How The Walking Dead Gives Life to AMC's Less-Popular ShowsBy
The Walking Dead is a true zombie show: Nearly every viewer becomes infected with the gruesome drama and, in turn, passes the infection to others. It helps that AMC Networks has sent Walking Dead episodes to plod slowly through binge-watching territories such as Netflix.
Life, as the saying goes, imitates post-apocalyptic art.
Consider Sunday’s season premiere, the start of the fifth season of Walking Dead. Nielsen says 17.3 million households tuned into the episode, more than 1 million more than the show’s previous peak, reached at last season’s debut installment. What’s more, about 11 million of the viewers on Sunday were in the 18-49 age range that so excites advertisers. In that demographic, almost 1 in 10 households with a TV watched the zombie series.
By some measures, Walking Dead has been the most watched show in cable-TV history for two years. It’s only getting more popular.
Somewhat ironically, however, AMC probably owes a debt to cord-cutting viewers. The company acknowledges that online video services have cultivated legions of new fans, many of whom don’t pay for cable TV and follow the zombie action on Netflix or iTunes. The longer a series runs, the more people hear about it and tune in to binge on old episodes. Once they catch up, they can sync into broadcasts of new episodes (if they still have cable) or find alternate means to watch.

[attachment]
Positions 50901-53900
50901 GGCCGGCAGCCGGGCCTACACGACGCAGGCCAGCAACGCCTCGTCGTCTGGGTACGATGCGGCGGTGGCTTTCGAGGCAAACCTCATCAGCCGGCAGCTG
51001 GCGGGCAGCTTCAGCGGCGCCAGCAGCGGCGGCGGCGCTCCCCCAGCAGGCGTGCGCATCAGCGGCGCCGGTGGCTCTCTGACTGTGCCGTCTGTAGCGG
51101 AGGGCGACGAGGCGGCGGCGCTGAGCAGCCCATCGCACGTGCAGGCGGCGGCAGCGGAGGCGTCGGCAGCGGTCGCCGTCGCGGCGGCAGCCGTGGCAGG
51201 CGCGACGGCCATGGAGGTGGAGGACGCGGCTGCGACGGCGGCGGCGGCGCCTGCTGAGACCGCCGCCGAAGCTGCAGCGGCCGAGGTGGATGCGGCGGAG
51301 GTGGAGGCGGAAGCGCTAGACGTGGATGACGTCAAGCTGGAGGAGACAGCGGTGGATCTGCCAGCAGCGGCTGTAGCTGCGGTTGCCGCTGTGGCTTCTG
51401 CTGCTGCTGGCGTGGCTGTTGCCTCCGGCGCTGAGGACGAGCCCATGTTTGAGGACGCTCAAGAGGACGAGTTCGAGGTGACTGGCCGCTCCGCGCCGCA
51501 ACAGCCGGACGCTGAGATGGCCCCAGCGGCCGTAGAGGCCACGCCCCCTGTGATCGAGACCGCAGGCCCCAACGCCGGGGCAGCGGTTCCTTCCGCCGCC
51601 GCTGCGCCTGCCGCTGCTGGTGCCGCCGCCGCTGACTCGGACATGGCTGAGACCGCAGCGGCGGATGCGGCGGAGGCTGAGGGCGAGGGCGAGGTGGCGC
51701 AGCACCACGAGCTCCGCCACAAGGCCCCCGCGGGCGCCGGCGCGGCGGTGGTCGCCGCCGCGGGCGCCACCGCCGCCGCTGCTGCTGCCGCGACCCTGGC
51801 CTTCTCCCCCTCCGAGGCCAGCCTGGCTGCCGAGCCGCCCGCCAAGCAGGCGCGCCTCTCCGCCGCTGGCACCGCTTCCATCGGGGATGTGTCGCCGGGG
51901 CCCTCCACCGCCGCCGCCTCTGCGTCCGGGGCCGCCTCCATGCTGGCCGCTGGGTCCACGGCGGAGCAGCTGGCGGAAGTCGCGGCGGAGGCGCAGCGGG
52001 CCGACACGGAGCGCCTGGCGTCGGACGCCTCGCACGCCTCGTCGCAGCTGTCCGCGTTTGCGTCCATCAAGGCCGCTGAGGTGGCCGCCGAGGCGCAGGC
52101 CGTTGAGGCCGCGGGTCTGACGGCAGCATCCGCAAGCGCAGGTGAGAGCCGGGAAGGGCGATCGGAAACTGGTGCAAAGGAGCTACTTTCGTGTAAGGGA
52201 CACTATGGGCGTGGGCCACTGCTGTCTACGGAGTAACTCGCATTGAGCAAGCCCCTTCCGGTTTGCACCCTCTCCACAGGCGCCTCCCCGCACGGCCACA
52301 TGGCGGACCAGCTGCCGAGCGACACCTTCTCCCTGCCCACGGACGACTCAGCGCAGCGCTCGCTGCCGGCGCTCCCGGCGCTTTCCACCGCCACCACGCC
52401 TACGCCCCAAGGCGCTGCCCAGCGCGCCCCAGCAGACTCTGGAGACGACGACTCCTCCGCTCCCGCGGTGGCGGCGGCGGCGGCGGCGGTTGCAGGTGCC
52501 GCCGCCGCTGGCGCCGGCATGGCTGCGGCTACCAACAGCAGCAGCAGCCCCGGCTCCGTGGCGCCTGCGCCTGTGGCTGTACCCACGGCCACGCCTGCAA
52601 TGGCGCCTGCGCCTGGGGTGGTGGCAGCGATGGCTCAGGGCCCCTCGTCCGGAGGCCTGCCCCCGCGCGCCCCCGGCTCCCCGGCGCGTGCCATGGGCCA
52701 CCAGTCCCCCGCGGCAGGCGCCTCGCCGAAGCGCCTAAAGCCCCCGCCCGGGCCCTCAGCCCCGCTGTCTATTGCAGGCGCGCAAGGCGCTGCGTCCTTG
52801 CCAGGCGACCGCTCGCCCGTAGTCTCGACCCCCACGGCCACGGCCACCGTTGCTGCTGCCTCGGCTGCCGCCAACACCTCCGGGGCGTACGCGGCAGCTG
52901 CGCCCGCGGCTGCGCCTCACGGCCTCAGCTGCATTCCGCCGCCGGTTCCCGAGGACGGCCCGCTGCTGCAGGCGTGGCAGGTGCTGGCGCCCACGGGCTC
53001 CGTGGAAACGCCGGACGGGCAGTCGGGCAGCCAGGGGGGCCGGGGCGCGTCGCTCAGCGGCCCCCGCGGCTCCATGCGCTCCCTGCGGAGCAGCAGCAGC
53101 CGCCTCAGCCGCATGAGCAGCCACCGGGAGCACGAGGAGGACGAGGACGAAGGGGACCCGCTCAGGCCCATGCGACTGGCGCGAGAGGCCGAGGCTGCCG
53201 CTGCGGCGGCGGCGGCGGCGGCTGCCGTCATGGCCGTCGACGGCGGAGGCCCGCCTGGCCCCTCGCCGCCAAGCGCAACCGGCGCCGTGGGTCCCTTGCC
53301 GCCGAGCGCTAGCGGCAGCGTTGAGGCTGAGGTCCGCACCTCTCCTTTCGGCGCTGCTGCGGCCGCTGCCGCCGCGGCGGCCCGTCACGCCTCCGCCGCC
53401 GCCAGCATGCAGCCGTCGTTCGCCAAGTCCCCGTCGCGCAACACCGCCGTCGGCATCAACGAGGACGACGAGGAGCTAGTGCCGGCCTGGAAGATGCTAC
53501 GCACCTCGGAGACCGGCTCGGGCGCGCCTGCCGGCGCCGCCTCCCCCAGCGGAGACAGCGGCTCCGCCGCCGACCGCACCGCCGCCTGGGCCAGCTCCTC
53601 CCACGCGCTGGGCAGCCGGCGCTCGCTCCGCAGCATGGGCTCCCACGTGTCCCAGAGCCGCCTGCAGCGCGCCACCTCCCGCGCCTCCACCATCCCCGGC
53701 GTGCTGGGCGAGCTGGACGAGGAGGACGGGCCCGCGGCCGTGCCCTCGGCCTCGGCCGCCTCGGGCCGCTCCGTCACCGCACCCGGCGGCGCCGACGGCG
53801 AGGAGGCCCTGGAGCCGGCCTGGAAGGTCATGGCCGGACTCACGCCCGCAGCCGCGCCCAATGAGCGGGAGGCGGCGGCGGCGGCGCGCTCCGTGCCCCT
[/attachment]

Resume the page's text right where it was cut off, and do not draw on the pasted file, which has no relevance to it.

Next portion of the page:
That kind of multiplier-effect is one of the reasons AMC cut a multiyear licensing agreement with Netflix in late 2011. “You do tend to see this phenomenon of the opportunity for growth in subsequent seasons,” AMC Chief Executive Officer Josh Sapan said at a Bank of America conference last month. “There’s been a symbiosis.”
The viewing momentum, meanwhile, is making it much more difficult for TV executives to kill off shows. Even if initial ratings aren’t great, waves of viewers might eventually tune in if old episodes can lure viewers on Netflix. “It really is an indication or requirement for greater patience,” Sapan said of latecoming viewers. “And that’s interesting, because of course, you never know if the patience will pay off.”
Most recently, AMC gave the green light to second seasons of Turn, a spy show set during the Revolutionary War, and Halt and Catch Fire, a drama about the early days of the personal computer revolution. Neither offering won many viewers in its initial runs: Turn averaged 1.4 million live viewers, while Halt garnered about 760,000 households per episode.
But critics seem to like both shows and ratings have in some ways become less important than reviews. Sapan says aggregators such as Metacritic have been remarkably accurate at picking eventual winners.
Turn has a not-awful rating of 61 out of 100 on Metacritic; Halt scores slightly better at 69. Walking Dead in its first season garnered an 82 percent approval from reviewers tracked by the website. If the Netflix zombies catch on to AMC’s fledgling dramas, hordes could show up for season two.